Your child has finally been accepted to college and its only a few months until your little bird flies the nest. Even so, the college planning isn't over yet. Going to college can be both an exciting and nerve-wracking experience for students and parents, especially if your child will be living on campus. College orientation, which is mandatory at some schools and optional at others, is intended to help your child make a smooth transition into college.
Apr 30, 2014 10:51:00 AM
Topics: College Planning
Apr 23, 2014 11:00:00 AM
College is expensive and comparing college loans can be a bit tricky, especially when you're just getting started. That's why students and parents need to carefully consider their funding options based on crucial factors such as total cost, future earnings and ability to pay.
Topics: Borrowing for College
Apr 17, 2014 10:50:00 AM
Finally, it happened! Your child received his or her acceptance letter. And with it came what you were waiting for - the financial aid award letter. Lots of parents are surprised to see what the school offered and sometimes were excepting to contribute less to tuition costs than indicated on the financial aid award letter. If you fall under this category, you don’t have to just accept the award as it. The award letter is just an offer. You can accept, decline or appeal any part of the financial aid award.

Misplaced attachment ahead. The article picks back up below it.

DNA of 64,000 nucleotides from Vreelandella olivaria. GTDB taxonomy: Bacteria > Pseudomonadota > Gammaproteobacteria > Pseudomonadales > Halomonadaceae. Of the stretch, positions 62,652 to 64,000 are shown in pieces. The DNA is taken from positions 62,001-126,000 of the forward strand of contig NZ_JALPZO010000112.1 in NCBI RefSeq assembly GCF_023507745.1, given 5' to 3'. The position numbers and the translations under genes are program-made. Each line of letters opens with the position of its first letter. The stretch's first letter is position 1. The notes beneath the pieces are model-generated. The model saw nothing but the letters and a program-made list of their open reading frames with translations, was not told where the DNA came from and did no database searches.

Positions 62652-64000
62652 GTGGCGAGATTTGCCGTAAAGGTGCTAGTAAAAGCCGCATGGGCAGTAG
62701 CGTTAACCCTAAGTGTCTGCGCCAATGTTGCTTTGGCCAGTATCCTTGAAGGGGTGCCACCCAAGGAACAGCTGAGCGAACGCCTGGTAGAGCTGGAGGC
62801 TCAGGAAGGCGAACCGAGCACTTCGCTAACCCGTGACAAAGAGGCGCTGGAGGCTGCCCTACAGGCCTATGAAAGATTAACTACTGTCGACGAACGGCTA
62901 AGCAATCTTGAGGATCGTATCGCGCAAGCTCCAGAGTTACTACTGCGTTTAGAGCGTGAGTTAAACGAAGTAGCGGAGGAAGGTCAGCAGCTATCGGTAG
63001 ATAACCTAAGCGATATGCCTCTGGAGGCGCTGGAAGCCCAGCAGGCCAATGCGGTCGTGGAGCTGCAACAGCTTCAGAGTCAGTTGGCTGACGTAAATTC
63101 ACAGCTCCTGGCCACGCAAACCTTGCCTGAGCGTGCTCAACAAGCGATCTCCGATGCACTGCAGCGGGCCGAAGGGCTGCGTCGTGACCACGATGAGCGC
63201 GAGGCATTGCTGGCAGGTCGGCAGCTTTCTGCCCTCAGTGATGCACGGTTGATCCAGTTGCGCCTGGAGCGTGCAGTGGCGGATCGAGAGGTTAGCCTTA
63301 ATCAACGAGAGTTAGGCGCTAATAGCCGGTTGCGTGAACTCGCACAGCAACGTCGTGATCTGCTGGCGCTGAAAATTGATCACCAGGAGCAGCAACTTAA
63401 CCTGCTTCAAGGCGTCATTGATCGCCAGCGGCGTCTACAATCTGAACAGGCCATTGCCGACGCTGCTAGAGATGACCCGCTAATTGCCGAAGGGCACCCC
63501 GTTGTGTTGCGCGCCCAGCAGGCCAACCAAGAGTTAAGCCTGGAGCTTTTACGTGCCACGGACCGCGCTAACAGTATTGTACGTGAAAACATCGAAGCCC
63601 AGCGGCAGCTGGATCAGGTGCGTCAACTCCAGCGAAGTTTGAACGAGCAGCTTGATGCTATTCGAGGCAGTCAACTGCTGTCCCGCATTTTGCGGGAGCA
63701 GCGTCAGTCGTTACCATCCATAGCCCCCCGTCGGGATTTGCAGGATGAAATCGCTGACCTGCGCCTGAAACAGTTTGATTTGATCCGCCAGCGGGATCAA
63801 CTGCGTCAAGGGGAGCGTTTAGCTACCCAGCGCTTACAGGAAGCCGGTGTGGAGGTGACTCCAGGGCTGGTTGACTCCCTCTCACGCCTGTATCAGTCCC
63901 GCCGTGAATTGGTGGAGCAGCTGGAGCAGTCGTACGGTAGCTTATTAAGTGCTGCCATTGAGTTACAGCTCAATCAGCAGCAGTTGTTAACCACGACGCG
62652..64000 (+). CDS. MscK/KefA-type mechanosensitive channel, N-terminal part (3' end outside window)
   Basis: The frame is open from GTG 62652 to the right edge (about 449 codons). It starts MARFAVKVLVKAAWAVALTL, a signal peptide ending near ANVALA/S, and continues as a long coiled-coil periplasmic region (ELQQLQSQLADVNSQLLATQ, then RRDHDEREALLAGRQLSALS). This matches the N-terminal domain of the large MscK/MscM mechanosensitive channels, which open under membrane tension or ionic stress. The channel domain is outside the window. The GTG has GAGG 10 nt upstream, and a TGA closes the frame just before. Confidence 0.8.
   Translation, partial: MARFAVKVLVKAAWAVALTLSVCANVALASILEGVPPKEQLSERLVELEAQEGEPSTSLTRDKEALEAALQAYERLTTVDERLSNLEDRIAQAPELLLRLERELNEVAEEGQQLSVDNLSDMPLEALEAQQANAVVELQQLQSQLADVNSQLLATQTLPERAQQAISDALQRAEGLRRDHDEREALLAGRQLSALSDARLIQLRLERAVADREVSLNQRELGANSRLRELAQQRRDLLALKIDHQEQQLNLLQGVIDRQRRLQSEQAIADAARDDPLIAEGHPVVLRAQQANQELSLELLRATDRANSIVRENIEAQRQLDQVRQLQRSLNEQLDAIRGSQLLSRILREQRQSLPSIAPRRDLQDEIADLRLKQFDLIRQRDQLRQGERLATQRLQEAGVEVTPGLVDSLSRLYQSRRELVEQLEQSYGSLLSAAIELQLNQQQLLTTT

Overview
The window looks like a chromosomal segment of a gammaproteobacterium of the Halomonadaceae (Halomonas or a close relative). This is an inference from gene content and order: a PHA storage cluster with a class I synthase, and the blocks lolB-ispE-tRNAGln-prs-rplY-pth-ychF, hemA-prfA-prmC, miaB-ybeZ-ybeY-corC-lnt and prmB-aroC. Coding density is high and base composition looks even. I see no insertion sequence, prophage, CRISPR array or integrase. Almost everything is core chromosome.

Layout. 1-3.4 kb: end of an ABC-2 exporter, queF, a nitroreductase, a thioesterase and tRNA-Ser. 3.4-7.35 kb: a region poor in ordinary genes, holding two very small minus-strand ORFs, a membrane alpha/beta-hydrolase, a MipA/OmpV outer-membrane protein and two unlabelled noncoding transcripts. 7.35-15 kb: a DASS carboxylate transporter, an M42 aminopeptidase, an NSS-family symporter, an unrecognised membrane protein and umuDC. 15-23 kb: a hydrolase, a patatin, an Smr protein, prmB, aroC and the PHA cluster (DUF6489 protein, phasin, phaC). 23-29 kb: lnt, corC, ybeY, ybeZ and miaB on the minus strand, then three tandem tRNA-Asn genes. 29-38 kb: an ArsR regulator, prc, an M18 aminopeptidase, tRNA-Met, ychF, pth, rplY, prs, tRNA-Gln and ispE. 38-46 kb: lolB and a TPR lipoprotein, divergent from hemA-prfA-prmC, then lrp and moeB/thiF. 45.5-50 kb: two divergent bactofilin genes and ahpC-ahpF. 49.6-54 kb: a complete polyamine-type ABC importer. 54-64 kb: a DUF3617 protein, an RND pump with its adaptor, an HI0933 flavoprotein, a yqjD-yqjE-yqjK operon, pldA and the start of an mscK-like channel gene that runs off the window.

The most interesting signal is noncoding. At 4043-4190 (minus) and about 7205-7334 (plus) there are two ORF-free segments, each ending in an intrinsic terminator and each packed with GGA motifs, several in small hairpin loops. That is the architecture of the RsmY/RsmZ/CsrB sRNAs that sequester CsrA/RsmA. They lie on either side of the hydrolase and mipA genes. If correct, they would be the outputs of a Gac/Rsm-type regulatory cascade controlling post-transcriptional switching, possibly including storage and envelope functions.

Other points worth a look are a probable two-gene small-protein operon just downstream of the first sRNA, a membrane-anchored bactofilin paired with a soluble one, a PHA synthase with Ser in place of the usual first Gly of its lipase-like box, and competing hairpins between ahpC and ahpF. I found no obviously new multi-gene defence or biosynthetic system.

Apr 11, 2014 8:59:00 AM
You've been accepted! Now what? Making an enrollment decision may seem like a no brainer if you got into your number one choice school. But with the high costs of colleges these days, you better think twice and compare costs and financial aid awards before sending in your enrollment decision.
Apr 9, 2014 9:11:00 AM
Understanding your child’s financial aid award is probably more daunting than completing all the admission requirements to get him or her into college. Basically, the financial aid package includes the state and federal funds to pay your tuition as well as any awards the college is giving you from their own funds. Keep in mind that the money in the award may not (and usually doesn't) cover the entire tuition or even your family's Expected Family Contribution, as determined by the Federal Department of Education when you submit the FAFSA. So you and/or your child may have to figure out how to pay the remaining balance.